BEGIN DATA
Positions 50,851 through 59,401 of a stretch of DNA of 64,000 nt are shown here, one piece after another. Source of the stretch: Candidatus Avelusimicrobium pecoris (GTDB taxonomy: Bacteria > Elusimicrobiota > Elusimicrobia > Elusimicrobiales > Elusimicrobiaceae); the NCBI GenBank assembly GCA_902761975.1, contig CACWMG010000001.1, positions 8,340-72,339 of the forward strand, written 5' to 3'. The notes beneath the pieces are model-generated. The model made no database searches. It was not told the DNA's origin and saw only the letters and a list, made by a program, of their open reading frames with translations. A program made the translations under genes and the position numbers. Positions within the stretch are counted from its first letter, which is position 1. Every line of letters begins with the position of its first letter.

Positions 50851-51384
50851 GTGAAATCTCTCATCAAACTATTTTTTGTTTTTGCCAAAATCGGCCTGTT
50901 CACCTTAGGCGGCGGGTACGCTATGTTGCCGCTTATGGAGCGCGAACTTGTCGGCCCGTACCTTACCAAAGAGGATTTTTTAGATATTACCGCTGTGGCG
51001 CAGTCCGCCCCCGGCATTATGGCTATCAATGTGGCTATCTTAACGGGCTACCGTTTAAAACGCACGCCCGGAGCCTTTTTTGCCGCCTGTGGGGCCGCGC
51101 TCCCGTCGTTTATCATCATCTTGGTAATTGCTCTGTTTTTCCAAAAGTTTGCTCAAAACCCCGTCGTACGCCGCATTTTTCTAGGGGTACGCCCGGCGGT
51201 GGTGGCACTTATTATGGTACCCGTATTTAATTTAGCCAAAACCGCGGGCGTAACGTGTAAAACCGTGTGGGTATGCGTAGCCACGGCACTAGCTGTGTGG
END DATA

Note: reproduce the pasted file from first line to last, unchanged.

Positions 50,851 through 59,401 of a stretch of DNA of 64,000 nt are shown here, one piece after another. Source of the stretch: Candidatus Avelusimicrobium pecoris (GTDB taxonomy: Bacteria > Elusimicrobiota > Elusimicrobia > Elusimicrobiales > Elusimicrobiaceae); the NCBI GenBank assembly GCA_902761975.1, contig CACWMG010000001.1, positions 8,340-72,339 of the forward strand, written 5' to 3'. The notes beneath the pieces are model-generated. The model made no database searches. It was not told the DNA's origin and saw only the letters and a list, made by a program, of their open reading frames with translations. A program made the translations under genes and the position numbers. Positions within the stretch are counted from its first letter, which is position 1. Every line of letters begins with the position of its first letter.

Positions 50851-51384
50851 GTGAAATCTCTCATCAAACTATTTTTTGTTTTTGCCAAAATCGGCCTGTT
50901 CACCTTAGGCGGCGGGTACGCTATGTTGCCGCTTATGGAGCGCGAACTTGTCGGCCCGTACCTTACCAAAGAGGATTTTTTAGATATTACCGCTGTGGCG
51001 CAGTCCGCCCCCGGCATTATGGCTATCAATGTGGCTATCTTAACGGGCTACCGTTTAAAACGCACGCCCGGAGCCTTTTTTGCCGCCTGTGGGGCCGCGC
51101 TCCCGTCGTTTATCATCATCTTGGTAATTGCTCTGTTTTTCCAAAAGTTTGCTCAAAACCCCGTCGTACGCCGCATTTTTCTAGGGGTACGCCCGGCGGT
51201 GGTGGCACTTATTATGGTACCCGTATTTAATTTAGCCAAAACCGCGGGCGTAACGTGTAAAACCGTGTGGGTATGCGTAGCCACGGCACTAGCTGTGTGG